Only 10% of GPs discuss prostate cancer with their male patients, often failing to initiate the discussion, a poll found.
The survey of 500 GPs across the UK found many men were risking their health by not discussing the cancer with their doctor, Prostate Cancer UK found.
The risk of developing prostate cancer increases with age, typically from a man's fifties onwards.
Each year, around 41,000 men in the UK are diagnosed with prostate cancer and 11,000 die from the disease.
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Professor Mark Baker, director of Nice's Centre for Clinical Practice, says that the "surveillance" protocol for men with slow-growing prostate cancer would involve "regular check-ups" instead of "radical treatment".
Prostate cancer can be very slow growing and whilst many men will have a cancer that won't cause them any harm in their lifetime, nearly 10,000 men still die every year in England and Wales.
The updated guideline includes a number of new recommendations on the swift diagnosis and treatment of different stages of the disease and a new protocol for men who choose active surveillance, which involves regular check-ups to see if and how the cancer is developing, rather than radical treatment.
- Prostate cancer is the most common cancer in men
- It accounts for more than a quarter of all male cancer diagnoses in the UK
- It is predominantly a disease of older men (aged 65–79 years)
- There is a higher incidence of and mortality from prostate cancer in men of black African-Caribbean descent
Some men with prostate cancer should be offered "surveillance" rather than treatment, according to new guidance from the National Institute for Health and Care Excellence (Nice).
Doctors treating sufferers deemed to have "intermediate" or "low" risk prostate cancer should consider offering monitoring rather than radical surgery or radiotherapy, the guidance says.
According to Nice, prostate cancer can be "slow growing" and many men will have cancer that will not cause them any harm in their lifetime.
Meanwhile treatment options, including surgery and radiotherapy, can have "serious side effects", such as erectile dysfunction and fertility and continence problems.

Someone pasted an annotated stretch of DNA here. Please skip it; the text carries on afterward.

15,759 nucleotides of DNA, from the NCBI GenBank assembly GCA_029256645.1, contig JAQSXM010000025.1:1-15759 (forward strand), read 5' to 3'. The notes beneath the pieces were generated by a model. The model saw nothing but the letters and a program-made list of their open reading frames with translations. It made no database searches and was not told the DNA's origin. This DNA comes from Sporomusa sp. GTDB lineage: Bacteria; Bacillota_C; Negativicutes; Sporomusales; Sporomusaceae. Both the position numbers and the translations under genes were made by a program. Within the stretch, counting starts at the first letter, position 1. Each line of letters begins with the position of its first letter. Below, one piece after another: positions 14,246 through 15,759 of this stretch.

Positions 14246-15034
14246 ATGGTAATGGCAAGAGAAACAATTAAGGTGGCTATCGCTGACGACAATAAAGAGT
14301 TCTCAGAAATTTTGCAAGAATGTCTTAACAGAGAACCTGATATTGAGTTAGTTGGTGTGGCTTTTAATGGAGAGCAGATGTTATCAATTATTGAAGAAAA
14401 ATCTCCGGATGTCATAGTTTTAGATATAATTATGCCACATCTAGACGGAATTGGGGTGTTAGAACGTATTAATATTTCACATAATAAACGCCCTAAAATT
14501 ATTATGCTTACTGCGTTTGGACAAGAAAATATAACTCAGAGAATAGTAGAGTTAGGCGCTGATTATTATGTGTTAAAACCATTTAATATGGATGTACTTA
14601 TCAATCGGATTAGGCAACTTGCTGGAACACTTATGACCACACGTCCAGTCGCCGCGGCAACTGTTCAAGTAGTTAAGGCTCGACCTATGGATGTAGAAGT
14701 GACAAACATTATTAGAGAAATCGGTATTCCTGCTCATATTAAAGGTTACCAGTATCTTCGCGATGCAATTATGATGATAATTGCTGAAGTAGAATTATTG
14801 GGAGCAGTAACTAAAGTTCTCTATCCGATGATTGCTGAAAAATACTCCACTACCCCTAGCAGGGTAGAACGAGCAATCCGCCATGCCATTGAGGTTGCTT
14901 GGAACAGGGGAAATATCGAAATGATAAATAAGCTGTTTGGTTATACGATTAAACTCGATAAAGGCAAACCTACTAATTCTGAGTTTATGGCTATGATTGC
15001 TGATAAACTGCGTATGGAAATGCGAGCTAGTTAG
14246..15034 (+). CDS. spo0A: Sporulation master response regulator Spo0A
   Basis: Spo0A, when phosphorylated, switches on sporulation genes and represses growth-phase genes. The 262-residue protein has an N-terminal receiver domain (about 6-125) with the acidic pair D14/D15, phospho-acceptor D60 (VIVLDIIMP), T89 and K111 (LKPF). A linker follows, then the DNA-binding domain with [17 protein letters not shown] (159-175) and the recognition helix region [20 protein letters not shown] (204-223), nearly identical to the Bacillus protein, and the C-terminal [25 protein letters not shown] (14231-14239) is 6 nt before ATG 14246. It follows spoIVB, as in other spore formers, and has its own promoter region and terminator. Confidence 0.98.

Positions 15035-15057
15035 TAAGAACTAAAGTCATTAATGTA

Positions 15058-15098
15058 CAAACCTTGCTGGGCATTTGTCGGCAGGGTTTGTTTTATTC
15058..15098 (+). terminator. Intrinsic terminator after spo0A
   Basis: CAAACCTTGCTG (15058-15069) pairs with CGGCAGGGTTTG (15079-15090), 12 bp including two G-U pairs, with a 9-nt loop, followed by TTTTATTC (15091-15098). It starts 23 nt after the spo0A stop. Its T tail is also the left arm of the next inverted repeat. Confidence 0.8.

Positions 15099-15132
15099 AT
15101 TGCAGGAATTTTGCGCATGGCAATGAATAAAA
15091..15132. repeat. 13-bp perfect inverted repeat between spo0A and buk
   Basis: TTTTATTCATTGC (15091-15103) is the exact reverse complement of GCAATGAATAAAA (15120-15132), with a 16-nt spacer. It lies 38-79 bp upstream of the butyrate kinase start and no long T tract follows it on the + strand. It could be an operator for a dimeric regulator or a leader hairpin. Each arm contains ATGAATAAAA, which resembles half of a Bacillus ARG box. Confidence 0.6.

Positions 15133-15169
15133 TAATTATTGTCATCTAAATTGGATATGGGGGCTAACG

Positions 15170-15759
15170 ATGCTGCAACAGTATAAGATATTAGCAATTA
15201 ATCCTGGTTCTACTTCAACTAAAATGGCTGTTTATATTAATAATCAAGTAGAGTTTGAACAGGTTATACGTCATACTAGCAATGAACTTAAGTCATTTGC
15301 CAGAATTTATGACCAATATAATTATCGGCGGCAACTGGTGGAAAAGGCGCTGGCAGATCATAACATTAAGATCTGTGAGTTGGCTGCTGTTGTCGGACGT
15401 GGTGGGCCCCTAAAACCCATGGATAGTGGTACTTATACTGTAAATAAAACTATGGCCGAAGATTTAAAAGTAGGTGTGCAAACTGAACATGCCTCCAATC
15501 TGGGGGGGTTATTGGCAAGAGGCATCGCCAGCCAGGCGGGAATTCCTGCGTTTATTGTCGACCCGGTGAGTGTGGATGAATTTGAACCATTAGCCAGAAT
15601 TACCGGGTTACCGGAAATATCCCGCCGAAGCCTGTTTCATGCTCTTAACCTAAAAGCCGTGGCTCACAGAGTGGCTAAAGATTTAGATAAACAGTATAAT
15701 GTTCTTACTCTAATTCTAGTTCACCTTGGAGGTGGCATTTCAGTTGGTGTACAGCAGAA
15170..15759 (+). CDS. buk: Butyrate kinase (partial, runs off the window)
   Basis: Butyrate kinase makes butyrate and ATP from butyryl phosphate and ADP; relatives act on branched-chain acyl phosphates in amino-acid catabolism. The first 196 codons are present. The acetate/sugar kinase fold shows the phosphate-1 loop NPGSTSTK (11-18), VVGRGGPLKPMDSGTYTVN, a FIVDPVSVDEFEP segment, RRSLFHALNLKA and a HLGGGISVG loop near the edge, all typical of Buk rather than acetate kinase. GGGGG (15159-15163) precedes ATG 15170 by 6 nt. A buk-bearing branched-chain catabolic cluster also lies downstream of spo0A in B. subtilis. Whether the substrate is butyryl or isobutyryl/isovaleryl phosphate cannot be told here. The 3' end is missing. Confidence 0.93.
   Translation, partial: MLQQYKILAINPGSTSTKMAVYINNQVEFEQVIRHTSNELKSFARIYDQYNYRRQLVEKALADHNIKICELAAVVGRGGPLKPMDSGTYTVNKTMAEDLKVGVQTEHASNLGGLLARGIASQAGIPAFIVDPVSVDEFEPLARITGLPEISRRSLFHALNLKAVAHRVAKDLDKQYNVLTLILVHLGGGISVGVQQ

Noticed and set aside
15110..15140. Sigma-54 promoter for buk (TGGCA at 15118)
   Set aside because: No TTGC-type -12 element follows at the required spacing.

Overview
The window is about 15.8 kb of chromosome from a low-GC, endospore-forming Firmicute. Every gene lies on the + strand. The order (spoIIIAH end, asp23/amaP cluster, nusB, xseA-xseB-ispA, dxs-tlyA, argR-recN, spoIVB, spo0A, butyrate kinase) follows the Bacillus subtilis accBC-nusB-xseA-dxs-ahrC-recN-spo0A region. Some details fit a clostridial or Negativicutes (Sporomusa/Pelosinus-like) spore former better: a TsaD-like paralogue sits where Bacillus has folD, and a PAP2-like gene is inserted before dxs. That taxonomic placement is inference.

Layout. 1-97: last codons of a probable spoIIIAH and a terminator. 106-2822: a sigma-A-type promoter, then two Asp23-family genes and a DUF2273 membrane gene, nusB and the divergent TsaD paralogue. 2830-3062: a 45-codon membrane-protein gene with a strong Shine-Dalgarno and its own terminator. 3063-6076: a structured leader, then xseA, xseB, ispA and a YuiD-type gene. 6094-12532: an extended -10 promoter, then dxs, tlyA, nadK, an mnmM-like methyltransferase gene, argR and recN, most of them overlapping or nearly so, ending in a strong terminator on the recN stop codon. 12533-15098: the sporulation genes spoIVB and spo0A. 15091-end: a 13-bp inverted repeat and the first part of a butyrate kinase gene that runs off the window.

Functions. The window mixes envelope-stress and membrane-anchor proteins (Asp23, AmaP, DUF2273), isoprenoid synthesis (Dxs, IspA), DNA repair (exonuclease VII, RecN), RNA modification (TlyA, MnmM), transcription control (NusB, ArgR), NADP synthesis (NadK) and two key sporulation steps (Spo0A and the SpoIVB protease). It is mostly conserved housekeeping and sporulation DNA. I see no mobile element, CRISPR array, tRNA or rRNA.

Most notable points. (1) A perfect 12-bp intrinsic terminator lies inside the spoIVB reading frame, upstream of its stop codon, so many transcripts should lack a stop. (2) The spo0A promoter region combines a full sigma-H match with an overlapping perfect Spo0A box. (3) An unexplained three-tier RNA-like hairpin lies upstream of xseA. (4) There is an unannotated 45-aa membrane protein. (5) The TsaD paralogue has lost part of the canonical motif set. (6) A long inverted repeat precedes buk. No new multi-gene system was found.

Prostate Cancer UK has said more complex research needs to take place so the link between omega-3 and the risk of prostate cancer can be fully understood.
However Dr Iain Frame said further research needed to take place before any conclusions were reached:
Although this report claims to add to existing research which has indicated that a diet rich in this nutrient can also be associated with an increased risk of developing prostate cancer, much larger and more complex studies will need to take place before we will fully understand how the risks of a diet high in omega-3 balance against those benefits.
Therefore we would not encourage any man to change their diet as a result of this study, but to speak to their doctor if they have any concerns about prostate cancer."
Omega 3 fatty acids could increase the risk of high-grade prostate cancer by 71 per cent, according to a new study.
Scientists confirmed that omega-3 fatty acids "play a role in prostate cancer occurrence".
It was found that men with the highest levels of omega-3 fatty acids were significantly more likely to be diagnosed with prostate cancer than those with lower levels.
High blood concentrations of all three omega-3 fatty acids, commonly found in supplements EPA, DPA and DHA, were linked to the findings.
People have previously taken omega-3 supplements to protect against heart attacks and strokes, cope with arthritis, boost concentration levels and prevent behavioural disorders in children.
Omega-3 fatty acids, taken by millions of people as a health supplement, could trigger aggressive prostate cancer, a study claims.
Research has shown the substance could increase the risk of high-grade disease by 71%.
Taking omega-3 was also associated with a 44% greater chance of developing low-grade prostate cancer. Overall, the fatty acids raised the risk of all prostate cancers by 43%.
Writing in the online edition of the Journal of the National Cancer Institute scientists said people considering increasing their intake of omega-3 "should consider its potential risks".
Emmerdale actress Gemma Oaten and her family came into the Calendar studio to talk about how her father, Dennis, survived prostate cancer.
During Calendar, the family watched our film about Lynne Cramphorn, whose husband, West Yorkshire's Chief Constable Colin Cramphorn, died from prostate cancer.
Dennis Oaten told Christine and John how too many men think "it will never happen to you". It was only at the insistence of his wife, Marg, that he finally went to the doctor.
And Gemma will be appearing on Daybreak, as part of ITV's Stand By Your Man prostate cancer campaign, tomorrow morning.
To find out how you can pledge your support for our campaign here